FBI issues alert about Hive ransomware

The U.S. Federal Bureau of Investigation has issued a flash warning about Hive, a newly observed ransomware reportedly linked to the attack on Memorial Health System earlier this month.  

The alert, put forth by the FBI’s cyber division, outlined Hive’s technical details reminded victims what to do if they are targeted.  

“Hive ransomware, which was first observed in June 2021 likely operates as an affiliate-based ransomware, employs a wide variety of tactics, techniques procedures, creating significant challenges for defense mitigation,” wrote FBI officials.  


Although Hive is a relatively new entry onto the ransomware scene, it is already doing damage.  

As the FBI noted, Hive hackers don’t just hold a network hostage – they also add extortion into the mix.  

“After compromising a victim network, Hive ransomware actors exfiltrate data encrypt files on the network. The actors leave a ransom note in each affected directory within a victim’s system, which provides instructions on how to purchase the decryption software,” the FBI explained.  

“The ransom note also threatens to leak exfiltrated victim data on the Tor site, HiveLeaks,” it added.

The FBI said Hive ransomware seeks processes related to backups, antivirus or anti-spyware, file copying, then terminates them before facilitating file encryption.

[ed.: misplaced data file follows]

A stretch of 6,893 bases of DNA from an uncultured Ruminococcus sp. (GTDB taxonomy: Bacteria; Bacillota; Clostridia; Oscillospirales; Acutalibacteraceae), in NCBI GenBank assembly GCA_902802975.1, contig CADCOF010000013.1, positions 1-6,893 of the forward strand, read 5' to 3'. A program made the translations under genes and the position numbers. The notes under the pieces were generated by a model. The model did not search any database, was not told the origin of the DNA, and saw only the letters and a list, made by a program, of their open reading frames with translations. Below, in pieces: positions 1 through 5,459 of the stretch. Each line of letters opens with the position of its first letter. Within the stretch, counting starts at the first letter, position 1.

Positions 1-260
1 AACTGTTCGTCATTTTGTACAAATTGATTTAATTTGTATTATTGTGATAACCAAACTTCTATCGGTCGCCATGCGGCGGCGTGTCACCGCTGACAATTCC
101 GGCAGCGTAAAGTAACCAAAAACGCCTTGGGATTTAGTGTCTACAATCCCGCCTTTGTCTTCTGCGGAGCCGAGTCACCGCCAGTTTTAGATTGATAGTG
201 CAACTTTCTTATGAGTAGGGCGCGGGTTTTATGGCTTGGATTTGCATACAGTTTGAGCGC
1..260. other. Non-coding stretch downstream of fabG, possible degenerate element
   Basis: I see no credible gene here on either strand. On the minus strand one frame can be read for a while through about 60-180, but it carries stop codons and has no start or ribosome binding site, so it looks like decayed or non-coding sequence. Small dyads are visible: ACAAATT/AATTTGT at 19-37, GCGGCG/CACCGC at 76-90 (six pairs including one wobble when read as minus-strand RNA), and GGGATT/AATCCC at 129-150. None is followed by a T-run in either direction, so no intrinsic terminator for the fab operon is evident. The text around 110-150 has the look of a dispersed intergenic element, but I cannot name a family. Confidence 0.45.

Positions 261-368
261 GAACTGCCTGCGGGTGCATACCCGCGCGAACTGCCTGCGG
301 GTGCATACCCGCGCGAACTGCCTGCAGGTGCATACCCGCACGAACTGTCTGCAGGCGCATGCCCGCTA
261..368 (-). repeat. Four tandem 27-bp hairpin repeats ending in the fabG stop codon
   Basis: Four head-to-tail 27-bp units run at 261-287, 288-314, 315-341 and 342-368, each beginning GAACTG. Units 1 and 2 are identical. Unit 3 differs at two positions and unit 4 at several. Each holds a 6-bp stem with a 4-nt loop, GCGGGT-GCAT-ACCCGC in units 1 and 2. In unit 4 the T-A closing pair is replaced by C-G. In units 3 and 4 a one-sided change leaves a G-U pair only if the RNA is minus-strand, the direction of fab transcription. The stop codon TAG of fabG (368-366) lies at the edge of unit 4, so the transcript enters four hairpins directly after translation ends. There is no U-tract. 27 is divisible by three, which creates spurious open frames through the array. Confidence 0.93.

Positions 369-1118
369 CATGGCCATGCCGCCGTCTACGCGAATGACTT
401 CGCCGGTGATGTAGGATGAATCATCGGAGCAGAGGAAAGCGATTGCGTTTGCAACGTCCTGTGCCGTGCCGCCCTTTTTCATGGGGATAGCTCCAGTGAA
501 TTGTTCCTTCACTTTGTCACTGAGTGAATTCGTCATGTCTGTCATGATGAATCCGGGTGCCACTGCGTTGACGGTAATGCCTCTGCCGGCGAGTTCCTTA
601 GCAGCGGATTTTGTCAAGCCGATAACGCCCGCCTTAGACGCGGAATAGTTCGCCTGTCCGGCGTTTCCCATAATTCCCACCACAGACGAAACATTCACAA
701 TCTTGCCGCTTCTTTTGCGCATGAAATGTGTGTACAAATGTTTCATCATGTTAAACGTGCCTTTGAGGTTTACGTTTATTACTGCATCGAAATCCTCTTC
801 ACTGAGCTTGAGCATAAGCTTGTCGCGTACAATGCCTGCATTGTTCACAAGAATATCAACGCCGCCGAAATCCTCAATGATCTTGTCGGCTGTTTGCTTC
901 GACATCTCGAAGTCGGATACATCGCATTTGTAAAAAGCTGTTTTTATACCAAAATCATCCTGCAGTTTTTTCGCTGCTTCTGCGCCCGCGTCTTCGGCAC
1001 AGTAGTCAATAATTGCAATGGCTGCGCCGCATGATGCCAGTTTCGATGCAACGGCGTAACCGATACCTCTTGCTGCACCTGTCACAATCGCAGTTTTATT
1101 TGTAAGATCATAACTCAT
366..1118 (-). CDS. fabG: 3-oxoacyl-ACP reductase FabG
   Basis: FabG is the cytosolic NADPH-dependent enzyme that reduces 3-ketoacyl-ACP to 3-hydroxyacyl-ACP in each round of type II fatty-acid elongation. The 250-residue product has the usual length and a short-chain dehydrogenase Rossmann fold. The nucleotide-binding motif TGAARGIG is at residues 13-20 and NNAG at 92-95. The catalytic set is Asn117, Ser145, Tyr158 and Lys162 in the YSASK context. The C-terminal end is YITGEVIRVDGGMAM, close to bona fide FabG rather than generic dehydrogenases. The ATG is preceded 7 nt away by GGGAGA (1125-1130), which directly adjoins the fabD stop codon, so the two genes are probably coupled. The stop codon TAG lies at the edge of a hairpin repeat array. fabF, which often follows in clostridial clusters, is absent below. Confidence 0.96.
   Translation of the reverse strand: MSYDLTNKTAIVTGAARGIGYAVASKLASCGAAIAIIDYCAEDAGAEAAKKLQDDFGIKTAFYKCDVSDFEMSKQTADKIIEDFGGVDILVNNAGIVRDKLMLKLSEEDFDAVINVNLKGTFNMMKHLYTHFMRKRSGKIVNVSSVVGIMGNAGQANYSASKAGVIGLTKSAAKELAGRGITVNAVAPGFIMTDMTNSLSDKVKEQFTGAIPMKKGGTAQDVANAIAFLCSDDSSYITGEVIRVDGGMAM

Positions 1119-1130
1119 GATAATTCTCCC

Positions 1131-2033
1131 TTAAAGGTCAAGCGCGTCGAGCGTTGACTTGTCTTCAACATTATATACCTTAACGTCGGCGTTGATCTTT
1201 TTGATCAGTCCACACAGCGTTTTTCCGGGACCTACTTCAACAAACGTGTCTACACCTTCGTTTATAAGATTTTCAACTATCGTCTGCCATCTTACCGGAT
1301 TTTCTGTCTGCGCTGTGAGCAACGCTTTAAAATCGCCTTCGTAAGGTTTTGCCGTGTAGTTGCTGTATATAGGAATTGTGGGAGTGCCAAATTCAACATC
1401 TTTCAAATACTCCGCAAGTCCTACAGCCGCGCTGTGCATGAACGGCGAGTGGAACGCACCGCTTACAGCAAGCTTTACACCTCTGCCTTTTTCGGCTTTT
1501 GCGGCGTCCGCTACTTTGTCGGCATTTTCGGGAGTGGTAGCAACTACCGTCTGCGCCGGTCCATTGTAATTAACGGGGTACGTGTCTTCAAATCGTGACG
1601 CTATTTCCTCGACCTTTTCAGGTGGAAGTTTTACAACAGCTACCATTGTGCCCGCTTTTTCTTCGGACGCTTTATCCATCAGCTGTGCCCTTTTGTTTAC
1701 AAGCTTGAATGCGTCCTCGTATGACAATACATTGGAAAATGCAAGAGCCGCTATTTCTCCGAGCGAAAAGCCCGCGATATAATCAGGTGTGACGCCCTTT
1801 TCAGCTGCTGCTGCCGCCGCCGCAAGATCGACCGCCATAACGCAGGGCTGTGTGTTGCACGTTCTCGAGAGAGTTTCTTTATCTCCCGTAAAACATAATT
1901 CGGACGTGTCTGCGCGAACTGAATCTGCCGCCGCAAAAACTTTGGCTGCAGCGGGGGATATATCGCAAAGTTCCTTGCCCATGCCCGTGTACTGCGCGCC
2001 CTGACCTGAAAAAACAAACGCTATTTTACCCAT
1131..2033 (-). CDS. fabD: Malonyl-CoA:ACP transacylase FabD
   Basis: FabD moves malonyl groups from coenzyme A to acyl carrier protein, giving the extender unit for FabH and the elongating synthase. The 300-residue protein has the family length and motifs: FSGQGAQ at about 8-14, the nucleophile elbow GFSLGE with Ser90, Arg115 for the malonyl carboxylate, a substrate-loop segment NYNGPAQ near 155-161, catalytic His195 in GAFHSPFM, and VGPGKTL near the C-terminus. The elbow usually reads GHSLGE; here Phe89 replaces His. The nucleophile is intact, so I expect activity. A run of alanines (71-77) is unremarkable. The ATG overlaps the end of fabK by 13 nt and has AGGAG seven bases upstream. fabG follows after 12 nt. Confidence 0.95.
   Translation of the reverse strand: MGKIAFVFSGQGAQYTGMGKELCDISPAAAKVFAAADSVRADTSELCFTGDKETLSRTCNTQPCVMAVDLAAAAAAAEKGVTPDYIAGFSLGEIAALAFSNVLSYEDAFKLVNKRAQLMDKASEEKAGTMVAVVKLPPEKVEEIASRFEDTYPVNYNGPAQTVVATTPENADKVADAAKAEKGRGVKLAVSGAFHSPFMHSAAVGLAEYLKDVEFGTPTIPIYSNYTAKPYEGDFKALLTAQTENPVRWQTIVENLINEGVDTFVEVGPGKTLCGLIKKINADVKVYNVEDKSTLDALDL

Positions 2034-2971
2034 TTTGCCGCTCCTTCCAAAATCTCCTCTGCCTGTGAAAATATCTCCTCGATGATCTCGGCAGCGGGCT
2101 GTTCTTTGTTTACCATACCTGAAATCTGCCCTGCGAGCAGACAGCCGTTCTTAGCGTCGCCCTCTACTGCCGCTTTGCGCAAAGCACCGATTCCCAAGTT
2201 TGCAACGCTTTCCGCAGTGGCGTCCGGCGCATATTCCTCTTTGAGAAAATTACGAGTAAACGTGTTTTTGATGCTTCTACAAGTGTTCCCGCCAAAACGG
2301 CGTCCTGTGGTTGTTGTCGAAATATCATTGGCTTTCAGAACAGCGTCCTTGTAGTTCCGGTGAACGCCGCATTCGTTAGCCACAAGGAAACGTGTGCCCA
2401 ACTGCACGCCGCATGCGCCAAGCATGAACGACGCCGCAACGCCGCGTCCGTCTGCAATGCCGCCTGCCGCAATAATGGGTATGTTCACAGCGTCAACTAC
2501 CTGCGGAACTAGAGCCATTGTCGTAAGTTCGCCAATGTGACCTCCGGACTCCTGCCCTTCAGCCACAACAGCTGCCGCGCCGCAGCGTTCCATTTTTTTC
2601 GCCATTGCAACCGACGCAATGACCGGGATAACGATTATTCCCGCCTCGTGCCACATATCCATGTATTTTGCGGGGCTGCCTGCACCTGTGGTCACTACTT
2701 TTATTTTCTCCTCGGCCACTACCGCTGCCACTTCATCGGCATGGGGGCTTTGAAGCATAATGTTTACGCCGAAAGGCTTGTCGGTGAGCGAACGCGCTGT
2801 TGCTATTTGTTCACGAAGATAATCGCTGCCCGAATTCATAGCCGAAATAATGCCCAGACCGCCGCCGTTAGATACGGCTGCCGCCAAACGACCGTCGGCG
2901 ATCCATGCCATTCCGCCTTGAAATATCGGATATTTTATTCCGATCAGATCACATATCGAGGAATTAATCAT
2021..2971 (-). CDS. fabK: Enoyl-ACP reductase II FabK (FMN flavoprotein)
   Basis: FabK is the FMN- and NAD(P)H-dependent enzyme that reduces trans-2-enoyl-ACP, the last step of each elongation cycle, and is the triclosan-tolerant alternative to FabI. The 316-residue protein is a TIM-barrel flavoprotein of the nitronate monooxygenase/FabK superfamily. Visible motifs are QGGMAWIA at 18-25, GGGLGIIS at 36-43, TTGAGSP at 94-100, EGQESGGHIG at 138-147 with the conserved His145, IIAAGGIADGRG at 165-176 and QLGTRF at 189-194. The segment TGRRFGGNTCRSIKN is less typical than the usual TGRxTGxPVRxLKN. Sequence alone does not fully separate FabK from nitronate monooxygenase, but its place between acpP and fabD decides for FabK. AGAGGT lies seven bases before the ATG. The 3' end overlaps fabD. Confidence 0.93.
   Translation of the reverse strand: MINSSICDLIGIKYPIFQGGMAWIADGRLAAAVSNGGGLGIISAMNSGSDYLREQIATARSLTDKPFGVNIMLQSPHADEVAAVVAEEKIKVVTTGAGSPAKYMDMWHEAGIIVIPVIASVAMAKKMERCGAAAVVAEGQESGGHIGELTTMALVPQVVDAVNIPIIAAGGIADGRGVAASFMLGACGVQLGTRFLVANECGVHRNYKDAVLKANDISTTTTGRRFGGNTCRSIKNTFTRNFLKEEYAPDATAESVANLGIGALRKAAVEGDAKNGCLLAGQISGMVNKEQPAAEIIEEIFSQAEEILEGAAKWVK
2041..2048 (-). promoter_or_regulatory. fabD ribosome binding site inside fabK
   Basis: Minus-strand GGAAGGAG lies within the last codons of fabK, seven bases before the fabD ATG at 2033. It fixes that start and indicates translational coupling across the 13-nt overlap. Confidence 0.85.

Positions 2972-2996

Ransom notes contain a ‘sales department’ link, allowing victims to contact the hackers through a live chat.  

Some targets even say they received phone calls requesting payment for their files.

The agency in its warning reiterated that it does not encourage paying a ransom that doing so does not guarantee that files may be recovered.  

“However, the FBI understands that when businesses are faced with an inability to function, executives will evaluate all options to protect their shareholders, employees, customers,” it said.  


Reports of ransomware incidents have increased over the past few years, the FBI other federal agencies have ramped up their ransomware messaging accordingly.  

In May, the FBI warned of Conti ransomware attacks targeting U.S. healthcare first-responder networks, with more than a dozen incidents identified.  

The U.S. Department of Justice said the following month that it would elevate its ransomware investigations to a priority level similar to that of terrorism.  

Just last week, the U.S. Cybersecurity Infrastructure Security Agency released guidance about how to prevent ransomware attacks from happening, how to protect sensitive information if they do.


“Regardless of whether you or your organization decide[s] to pay the ransom, the FBI urges you to report ransomware incidents to your local field office,” wrote the agency in the most recent alert.

“Doing so provides investigators with the critical information they need to track ransomware attackers, hold them accountable under U.S. law prevent future attacks,” it added.  

Kat Jercich is senior editor of Healthcare IT News.
Twitter: @kjercich
Email: [email protected]
Healthcare IT News is a HIMSS Media publication.

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